Three Little Bops
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|Three Little Bops|
|Looney Tunes series|
The Three Little Bops throw the Big Bad Wolf out of the House of Straw.
|Directed by||Friz Freleng|
|Produced by||Eddie Selzer
|Story by||Warren Foster|
|Voices by||Stan Freberg (All)|
|Music by||Shorty Rogers|
|Animation by||Gerry Chiniquy
|Layouts by||Hawley Pratt|
|Backgrounds by||Irv Wyner|
|Studio||Warner Bros. Cartoons|
|Distributed by||Warner Bros. Pictures
The Vitaphone Corporation
|Release date(s)||January 5, 1957 (USA)|
|Running time||7 minutes|
Three Little Bops is a 1957 Looney Tunes cartoon directed by Friz Freleng, with voices by Stan Freberg and music by jazz composer/trumpeter Shorty Rogers. A funny animal takeoff on The Three Little Pigs, told as a hip, jazzy musical, it is currently available on the DVD box-set Looney Tunes Golden Collection: Volume 2 and the Blu-ray set Looney Tunes Platinum Collection: Volume 1.
The short opens with a display of the book that shows the Three Little Pigs who used to play pipes and dance jigs. The short then focuses to the present day and reveals the pigs now play modern instruments and perform as The Three Little Bops.
During a gig at the House of Straw, the Big Bad Wolf appears and proves he is friendly by stating that he wants to join the band. The Wolf happens to be terrible at playing his choice instrument (a trumpet) so the pigs throw him out. Feeling insulted, the Wolf retaliates by blowing down the straw house, forcing the pigs to go to the Dew Drop Inn, the House of Sticks.
Things go well (including the piano playing pig doing an imitation of Liberace's "I wish my brother George was here"), until the Wolf comes in and attempts to play his trumpet again. Like the pigs, the people watching also think the wolf's playing is corny, so they call for the pigs to "throw the square out", which they do. Again, the Wolf retaliates by blowing down, or "dropping down," the Dew Drop Inn. The pigs then realize that in order to escape the Wolf's "windy tricks," they will go to the House of Bricks (built in May 1, 1776, according to a cornerstone).
For the pigs, the House of Bricks has a "No Wolves Allowed" rule, so when the Wolf tries to get in, he is punched in the face by a bouncer. Then he tried to ram the door down with a log but with no success. The Wolf runs out of breath in trying to blow away the club, but thinks he can get in by disguising himself. He reenters in fur coat and ukulele with his perfect rendition of the Charleston song (cut short by slipping on a strategically thrown banana peel). He returns in the disguise of a houseplant with his trumpet but gets blasted outside by a plunger shot from the double bass. For his third try, the Wolf shows up in a drum major outfit playing a big bass drum to the tune of "Don't Give Up the Ship". A dart is shot into the drum to deflate it, leaving him to exit in humiliation before the pigs shut and lock the door to ensure he can't get in again.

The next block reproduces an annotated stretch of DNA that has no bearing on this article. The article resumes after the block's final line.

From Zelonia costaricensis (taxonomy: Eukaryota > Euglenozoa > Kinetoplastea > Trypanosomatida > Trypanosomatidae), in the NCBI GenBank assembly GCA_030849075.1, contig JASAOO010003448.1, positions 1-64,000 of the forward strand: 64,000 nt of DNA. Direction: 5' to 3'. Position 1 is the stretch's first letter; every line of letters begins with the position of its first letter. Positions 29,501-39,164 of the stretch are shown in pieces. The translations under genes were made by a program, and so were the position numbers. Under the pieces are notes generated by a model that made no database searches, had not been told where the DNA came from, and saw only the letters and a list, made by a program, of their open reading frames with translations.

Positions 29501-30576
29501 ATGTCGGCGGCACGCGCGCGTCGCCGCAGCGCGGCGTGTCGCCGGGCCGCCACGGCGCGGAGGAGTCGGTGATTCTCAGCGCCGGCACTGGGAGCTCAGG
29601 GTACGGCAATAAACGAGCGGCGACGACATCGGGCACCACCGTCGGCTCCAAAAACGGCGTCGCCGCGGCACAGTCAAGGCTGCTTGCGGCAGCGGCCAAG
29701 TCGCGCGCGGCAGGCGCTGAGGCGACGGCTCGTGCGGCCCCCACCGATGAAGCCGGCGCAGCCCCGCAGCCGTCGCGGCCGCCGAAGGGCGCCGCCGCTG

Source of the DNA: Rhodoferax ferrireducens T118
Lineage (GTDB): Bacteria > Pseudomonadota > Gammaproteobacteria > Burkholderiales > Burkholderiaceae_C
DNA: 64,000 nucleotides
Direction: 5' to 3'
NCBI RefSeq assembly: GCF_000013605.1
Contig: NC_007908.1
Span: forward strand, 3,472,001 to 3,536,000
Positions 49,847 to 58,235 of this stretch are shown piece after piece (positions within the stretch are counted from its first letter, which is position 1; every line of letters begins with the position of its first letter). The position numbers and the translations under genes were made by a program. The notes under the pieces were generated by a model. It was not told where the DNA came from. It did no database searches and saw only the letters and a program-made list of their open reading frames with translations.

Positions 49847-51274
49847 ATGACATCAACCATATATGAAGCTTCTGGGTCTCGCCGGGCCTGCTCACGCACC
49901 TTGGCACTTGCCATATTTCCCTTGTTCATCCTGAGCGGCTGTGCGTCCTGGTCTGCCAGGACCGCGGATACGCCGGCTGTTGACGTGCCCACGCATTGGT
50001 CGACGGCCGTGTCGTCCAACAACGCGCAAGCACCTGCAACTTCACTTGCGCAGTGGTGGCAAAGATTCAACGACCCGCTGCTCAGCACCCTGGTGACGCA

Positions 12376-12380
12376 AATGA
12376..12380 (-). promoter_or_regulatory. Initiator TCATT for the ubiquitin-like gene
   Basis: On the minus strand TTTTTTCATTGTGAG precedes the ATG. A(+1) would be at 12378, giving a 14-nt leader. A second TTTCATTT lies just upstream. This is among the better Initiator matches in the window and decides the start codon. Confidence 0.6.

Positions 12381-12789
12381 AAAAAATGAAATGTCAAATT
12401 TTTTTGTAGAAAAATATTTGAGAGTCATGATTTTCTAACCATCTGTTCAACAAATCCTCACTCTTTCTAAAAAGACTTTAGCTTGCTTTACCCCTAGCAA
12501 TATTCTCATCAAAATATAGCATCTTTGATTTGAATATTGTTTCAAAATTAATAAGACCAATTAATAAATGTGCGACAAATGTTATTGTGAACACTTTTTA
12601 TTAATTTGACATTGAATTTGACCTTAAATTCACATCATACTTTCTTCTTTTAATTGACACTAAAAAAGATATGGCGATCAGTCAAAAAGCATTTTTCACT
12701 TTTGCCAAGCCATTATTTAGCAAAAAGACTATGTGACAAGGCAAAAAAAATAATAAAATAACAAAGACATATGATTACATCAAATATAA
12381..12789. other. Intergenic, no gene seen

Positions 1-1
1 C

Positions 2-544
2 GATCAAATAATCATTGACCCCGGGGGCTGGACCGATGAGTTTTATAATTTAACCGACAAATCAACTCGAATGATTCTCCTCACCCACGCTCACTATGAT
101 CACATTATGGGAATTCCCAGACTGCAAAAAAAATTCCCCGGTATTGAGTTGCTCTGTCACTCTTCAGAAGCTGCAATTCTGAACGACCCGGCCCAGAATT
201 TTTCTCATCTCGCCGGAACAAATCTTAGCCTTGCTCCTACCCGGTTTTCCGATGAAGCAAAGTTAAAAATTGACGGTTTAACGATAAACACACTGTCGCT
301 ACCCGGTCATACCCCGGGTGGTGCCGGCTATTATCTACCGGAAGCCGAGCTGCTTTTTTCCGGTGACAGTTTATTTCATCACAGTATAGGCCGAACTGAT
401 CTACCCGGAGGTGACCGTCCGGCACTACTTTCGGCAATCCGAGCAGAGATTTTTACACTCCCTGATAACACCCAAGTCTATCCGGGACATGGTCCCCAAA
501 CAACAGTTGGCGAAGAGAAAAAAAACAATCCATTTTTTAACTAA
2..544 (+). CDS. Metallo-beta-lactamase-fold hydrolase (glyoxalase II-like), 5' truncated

Not the least bit deterred, he shows up with a large cylinder of TNT and snaps, "I'll show those pigs that I'm not stuck! If I can't blow it down, I'll blow it up!" The fuse is blown out on his first try, so he steps back a bit and lights it from there. Unfortunately for him, he is too far away and his weapon explodes while he is carrying it to his target.
The narrator reveals that the explosion did not send the Wolf to Heaven but down to "the other place", where his trumpet playing improves. When the pigs hear this, one of them proudly replies, "The Big Bad Wolf, he learned the rule: you gotta get hot to play real cool!" The Wolf's spirit then rises up through the floor and joins in for the final notes prompting one of the pigs to alter their band's name to "The Three Little Bops Plus One".
Instrument credits are believed to be:
- Vocals - Stan Freberg (credited on the short)
- Saxophone - Pepper Adams (or possibly Jimmy Giuffre)
- Trumpet/flugelhorn - Shorty Rogers (credited on the short)
- Piano - Pete Jolly
- Guitar - Barney Kessel
- Bass - Red Callender (or possibly Red Mitchell)
- Drums - Stan Levey (or possibly Shelly Manne)
This is the only Warner Brothers cartoon to not feature Mel Blanc doing voice characterizations during the period of Blanc's exclusive contract with the studio. It is also one of only three from that time frame that gives a voice credit to anyone other than Blanc (the others were The Mouse that Jack Built, which credits the cast of The Jack Benny Program, of which Blanc was a cast member and thus was credited accordingly, and The Unmentionables, which credits Blanc and Ralph James). Although Freberg, among others, had contributed voices to Warner Brothers cartoons during this time, none of them were credited.
- The Big Bad Wolf, who first appeared in Pigs in a Polka and had previously appeared as Uncle Big Bad in The Turn-Tale Wolf, would appear in another two Golden Age cartoons: Now Hare This and False Hare, also as Uncle Big Bad. That was his only Golden Age appearance in a Friz Freleng cartoon.
- This cartoon was included (in slightly edited form) as part of the 1981 film The Looney Looney Looney Bugs Bunny Movie; presented as part of a fictitious awards show, it features brief "interviews" with both the Big Bad Wolf and the Three Little Pigs as they arrive at the theater during the awards pre-show.
- The Big Bad Wolf made an appearance in the 1983 film Daffy Duck's Fantastic Island. He was standing in the line where everybody is getting their wishes from the island's famous wishing well, but he was wearing shoes instead of showing his bare feet.
- The Three Little Pigs and The Big Bad Wolf make a cameo appearance on the bleachers watching the basketball playoff against the Monstars and the Toon Squad in Space Jam.